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Gov. Tony Evers Creates Student Debt Task Force

Task Force Aims To Address Wisconsin's Student Debt Crisis

Table with executive order
Gov. Tony Evers signed an executive order Wednesday, Jan. 29 at an event at Waukesha County Technical College to create a state task force on student debt. Alana Watson/WPR

Wisconsin Gov. Tony Evers has signed an executive order creating a task force on student debt.

Evers, along with state Department of Financial Institutions Secretary Kathy Blumenfeld, who will chair the task force, announced Wednesday that the task force will assess the causes of student debt, provide long-term strategies to reduce education-related debt, find ways to prevent abusive practices by loan companies and improve loan education.

Evers mentioned the creation of the task force during his second State of the State address last week.

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“We have to work on making higher education available to more folks in our state. We have to understand how education-related debt affects not just our students, but their families, too,” Evers said during his address.

At the press conference Wednesday at the Waukesha County Technical College in Pewaukee, Evers and Blumenfeld said student debt in the state is preventing people from accomplishing life goals like starting a business, buying a car, saving for retirement, and starting a family.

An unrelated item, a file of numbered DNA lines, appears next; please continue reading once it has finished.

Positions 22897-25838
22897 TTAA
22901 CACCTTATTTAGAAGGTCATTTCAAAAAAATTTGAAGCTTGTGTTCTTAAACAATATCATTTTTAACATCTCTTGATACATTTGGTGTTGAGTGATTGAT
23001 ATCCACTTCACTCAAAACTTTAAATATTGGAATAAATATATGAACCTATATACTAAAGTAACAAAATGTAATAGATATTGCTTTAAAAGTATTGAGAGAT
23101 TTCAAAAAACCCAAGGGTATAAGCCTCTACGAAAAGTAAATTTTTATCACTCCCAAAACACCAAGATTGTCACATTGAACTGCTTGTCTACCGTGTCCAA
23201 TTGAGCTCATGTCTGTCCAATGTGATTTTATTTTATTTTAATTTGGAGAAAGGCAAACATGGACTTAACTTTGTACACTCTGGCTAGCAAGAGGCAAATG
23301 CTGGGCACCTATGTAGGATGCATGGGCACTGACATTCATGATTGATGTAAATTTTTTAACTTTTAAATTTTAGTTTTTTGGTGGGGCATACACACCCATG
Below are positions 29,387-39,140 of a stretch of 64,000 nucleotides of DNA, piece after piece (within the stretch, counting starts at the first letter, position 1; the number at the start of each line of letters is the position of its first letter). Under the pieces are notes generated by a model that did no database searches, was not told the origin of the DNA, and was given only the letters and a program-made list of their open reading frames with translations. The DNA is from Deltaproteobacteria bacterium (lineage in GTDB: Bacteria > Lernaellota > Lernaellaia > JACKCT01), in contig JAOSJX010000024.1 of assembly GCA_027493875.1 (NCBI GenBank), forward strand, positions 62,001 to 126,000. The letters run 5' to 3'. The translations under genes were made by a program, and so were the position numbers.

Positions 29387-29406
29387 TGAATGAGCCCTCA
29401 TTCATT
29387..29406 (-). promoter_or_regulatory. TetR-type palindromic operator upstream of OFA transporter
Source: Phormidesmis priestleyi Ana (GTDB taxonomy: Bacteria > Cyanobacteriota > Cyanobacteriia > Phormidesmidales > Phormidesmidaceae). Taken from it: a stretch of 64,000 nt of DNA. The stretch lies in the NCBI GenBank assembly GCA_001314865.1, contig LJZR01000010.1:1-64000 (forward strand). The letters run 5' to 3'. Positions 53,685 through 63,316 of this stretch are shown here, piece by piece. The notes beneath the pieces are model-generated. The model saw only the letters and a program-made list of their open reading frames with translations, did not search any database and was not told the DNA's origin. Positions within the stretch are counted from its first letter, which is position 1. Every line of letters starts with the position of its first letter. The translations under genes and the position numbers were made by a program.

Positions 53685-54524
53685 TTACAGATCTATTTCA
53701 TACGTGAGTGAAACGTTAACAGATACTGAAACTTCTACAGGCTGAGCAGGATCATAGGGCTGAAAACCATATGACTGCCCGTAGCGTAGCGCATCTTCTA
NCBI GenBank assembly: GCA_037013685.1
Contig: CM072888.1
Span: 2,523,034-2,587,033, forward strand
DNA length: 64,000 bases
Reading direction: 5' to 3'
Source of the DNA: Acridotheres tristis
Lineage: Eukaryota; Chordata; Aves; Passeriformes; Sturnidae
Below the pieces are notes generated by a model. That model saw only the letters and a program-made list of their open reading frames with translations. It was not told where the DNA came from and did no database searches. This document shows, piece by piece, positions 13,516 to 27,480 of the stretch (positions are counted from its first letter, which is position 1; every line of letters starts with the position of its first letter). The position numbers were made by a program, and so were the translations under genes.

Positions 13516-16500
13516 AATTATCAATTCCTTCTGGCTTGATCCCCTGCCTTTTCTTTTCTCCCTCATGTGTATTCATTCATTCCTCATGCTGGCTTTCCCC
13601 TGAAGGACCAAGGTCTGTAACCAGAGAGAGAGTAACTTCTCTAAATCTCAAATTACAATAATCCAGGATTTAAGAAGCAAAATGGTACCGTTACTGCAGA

“This is important,” Evers said during the press conference. “We know that education-related debt disproportionately affects students of color, low-income students, first-generation college students, women, and veterans.”

Evers said crippling student loan debt is also holding back the state and the economy.

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“Student loans became the necessary means to funding my dreams,” Marisha Harris said during the press conference.

Harris is a Milwaukee native who has two degrees. She said she struggled to pay her student loans while raising her two small kids and paying for her divorce. She missed two minimum $25 loan payments during her divorce and her minimum payments went up to more than $1,000, she said.

“I did have to make some very difficult decisions over the past few years,” Harris said. “I had to choose whether I would keep my car or move from my home.”

Blumenfeld said that while talking to students in La Crosse, Wausau, Green Bay, and Milwaukee, she learned students were confused on how different repayment plans work and how to refinance a loan.

“Countless attendees told us they don’t know who to turn to for trusted advice,” Blumenfeld explained. “Deciding how much debt to take on to go to college is perhaps the first serious financial decision that a lot of students make.”

According to the Institute of College Access and Success, 64 percent of the class of 2018 in Wisconsin graduated with student loan debt over $30,000.

Nationally there are more than 45 million students who owe approximately $1.6 trillion, Blumenfeld said.

“Student debt isn’t going to go away anytime soon,” Evers said. “But this task force will be a meaningful fist step in addressing the crisis in our state, bolstering our economy, and building a state that works for everyone.”

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